SEC incredibly balanced; but is there a great team?

There was one overall message we learned from the third weekend in SEC football: After only three games the conference appears as balanced as it has been from top to bottom. Let me make the case:

No. 1, it’s time for all of us to start giving some love to Missouri: I didn’t think the Tigers could repeat as SEC East champs because they lost their quarterback (James Franklin), best running back (Henry Josey), top three wide receivers (including Dorial Green-Beckham), and two NFL draft choices from the defensive front (Michael Sam, Kony Ealy).

Well, Maty Mauk (12 touchdowns in three games) is an upgrade at quarterback. Russell Hansbrough and  Marcus Murphy give the Tigers a great one-two punch at running back. Bud Sasser, Jimmie Hunt and Darius White are on track to be just as productive at wide receiver. Marcus Golden and Shane Ray are as good as any rush ends in the conference.

Missouri has dominated two pretty good teams in Toledo and UCF. Still, we’ll find out soon if the Tigers are really contenders. After this week’s visit by Indiana, they play at South Carolina, host Georgia, and are at Florida in the span of four weeks.

No. 2, South Carolina 38, Georgia 35: Both teams put up a ton of yards in adverse conditions but neither team has a championship defense. Both teams are capable of winning the rest of their games. Both are capable of 2-3 losses. Both may be Top 15 teams but neither looks like a Top 10 team. Both teams have to play Auburn from the SEC West.

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No. 3, Florida 36, Kentucky 30 (3 OT): Florida was very fortunate to win and I can’t tell you how impressed I was with the resilience and athleticism of Kentucky. The Wildcats have had major improvement at quarterback (Patrick Towles), at running back (Braylon Heard, JoJo Kemp) and showed a toughness that simply hasn’t been at Kentucky since Rich Brooks retired as coach. I was surprised to see Florida’s secondary get torched like it did.

No. 4, Tennessee got beat by 24 at No. 4 Oklahoma but the Vols hung in there: Said coach Butch Jones: “The locker room is different…we didn’t blink.” The Vols get this week off and then go to Georgia. They are young on the lines of scrimmage but much better at the skill positions, especially at quarterback with Justin Worley. They are going to be a tough out for everybody.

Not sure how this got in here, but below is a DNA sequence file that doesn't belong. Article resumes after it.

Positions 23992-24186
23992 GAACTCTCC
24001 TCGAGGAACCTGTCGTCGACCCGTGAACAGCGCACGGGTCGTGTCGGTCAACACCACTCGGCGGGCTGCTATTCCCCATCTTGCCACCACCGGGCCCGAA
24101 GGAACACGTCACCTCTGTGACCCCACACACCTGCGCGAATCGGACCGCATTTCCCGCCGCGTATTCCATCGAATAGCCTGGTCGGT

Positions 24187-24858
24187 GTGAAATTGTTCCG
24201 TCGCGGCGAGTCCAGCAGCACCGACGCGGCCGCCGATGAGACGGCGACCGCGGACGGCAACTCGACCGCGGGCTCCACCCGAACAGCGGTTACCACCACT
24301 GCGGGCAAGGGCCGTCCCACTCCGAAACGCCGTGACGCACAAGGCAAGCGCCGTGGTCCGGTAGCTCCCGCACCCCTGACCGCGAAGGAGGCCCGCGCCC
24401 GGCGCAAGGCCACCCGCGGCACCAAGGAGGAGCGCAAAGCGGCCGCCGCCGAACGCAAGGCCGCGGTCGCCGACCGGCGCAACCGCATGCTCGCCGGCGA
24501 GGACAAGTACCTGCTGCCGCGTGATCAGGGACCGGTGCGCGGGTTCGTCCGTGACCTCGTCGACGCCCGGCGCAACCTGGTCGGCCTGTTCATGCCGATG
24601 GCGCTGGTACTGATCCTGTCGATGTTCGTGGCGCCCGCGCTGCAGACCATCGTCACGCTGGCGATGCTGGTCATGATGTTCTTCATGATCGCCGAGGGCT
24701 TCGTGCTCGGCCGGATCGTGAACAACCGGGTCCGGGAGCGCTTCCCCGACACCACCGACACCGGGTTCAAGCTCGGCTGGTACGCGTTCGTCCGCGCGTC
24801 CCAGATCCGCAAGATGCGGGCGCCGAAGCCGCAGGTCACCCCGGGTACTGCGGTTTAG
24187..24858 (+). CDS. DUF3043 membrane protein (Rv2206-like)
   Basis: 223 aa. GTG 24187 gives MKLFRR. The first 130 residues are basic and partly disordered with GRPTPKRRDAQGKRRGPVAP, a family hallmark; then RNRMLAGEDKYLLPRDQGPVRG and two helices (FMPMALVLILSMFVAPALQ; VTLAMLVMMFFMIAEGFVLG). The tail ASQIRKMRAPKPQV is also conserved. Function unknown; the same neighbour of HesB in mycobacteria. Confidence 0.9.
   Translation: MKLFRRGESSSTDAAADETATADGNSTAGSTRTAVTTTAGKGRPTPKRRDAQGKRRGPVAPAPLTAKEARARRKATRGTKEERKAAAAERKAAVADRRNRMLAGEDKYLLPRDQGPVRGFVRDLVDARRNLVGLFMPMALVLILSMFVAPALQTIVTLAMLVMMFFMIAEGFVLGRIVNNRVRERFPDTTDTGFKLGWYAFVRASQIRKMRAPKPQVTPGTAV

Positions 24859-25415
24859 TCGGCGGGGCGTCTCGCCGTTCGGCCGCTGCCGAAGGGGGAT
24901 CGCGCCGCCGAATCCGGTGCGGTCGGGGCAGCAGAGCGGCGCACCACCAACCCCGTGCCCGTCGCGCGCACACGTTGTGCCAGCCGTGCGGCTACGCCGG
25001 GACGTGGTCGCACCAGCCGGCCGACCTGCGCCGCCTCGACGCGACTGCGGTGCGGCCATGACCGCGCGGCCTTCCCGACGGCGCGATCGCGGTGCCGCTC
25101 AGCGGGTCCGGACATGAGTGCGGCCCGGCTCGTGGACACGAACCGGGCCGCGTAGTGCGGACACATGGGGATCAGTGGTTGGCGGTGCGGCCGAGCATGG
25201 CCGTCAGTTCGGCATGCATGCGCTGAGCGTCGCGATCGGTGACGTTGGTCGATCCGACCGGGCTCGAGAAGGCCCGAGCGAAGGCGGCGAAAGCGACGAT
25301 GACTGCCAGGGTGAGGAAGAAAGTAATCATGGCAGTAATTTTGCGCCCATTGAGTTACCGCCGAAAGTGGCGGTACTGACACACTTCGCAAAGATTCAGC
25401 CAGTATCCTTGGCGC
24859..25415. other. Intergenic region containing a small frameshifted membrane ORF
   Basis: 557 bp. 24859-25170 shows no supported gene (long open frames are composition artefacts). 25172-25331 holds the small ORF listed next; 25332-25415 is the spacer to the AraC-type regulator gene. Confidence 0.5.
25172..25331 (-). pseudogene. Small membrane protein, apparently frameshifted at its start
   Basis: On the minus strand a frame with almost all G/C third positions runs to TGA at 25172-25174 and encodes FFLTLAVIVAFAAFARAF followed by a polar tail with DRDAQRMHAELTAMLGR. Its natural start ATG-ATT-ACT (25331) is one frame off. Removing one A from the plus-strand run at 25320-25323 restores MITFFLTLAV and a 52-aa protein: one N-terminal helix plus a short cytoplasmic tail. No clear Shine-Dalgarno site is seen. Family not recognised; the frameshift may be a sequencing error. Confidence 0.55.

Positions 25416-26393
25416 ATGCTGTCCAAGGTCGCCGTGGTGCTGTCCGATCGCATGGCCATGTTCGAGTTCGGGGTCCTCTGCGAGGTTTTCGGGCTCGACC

No. 5, the strength of the SEC West: We already knew the SEC West would be brutal with Auburn, Alabama and LSU plus the two Mississippi schools, which both think they have their best teams in a long, long while. Now Texas A&M is playing like its hair is on fire with 163 points in three games, the most in school history since 1917.

No. 6, the Hogs make it even tougher: After watching Arkansas roll up 438 rushing yards and 40 minutes time of possession at Texas Tech, you have to say this: If Arkansas is the seventh best team in the SEC West — and the Hogs well could be — then it really is the toughest division in football.

Here is the point: I see a lot of really good teams in the SEC, but I’m not sure I see a great one.

We’ll find out. Auburn could be a great team but the Tigers have the most brutal road schedule on the planet, starting Thursday at Kansas State. Alabama could win all of its games with stability at quarterback and in the secondary. I think LSU is a year away from being really good. Texas A&M makes you hold your breath on offense “and” defense for very different reasons. I think everybody in the SEC East will have at least two conference losses.

What does this mean when the College Football Playoff selection committee sits down to do its work in late October? I can’t imagine a four-team playoff without the SEC champion in it. But is this conference so balanced that it will, as my friend Tim Brando suggests, cannibalize itself to the point where everybody has two losses? And does a two-loss SEC champion, if it happens, get in over a one-loss team from another Power Five conference?

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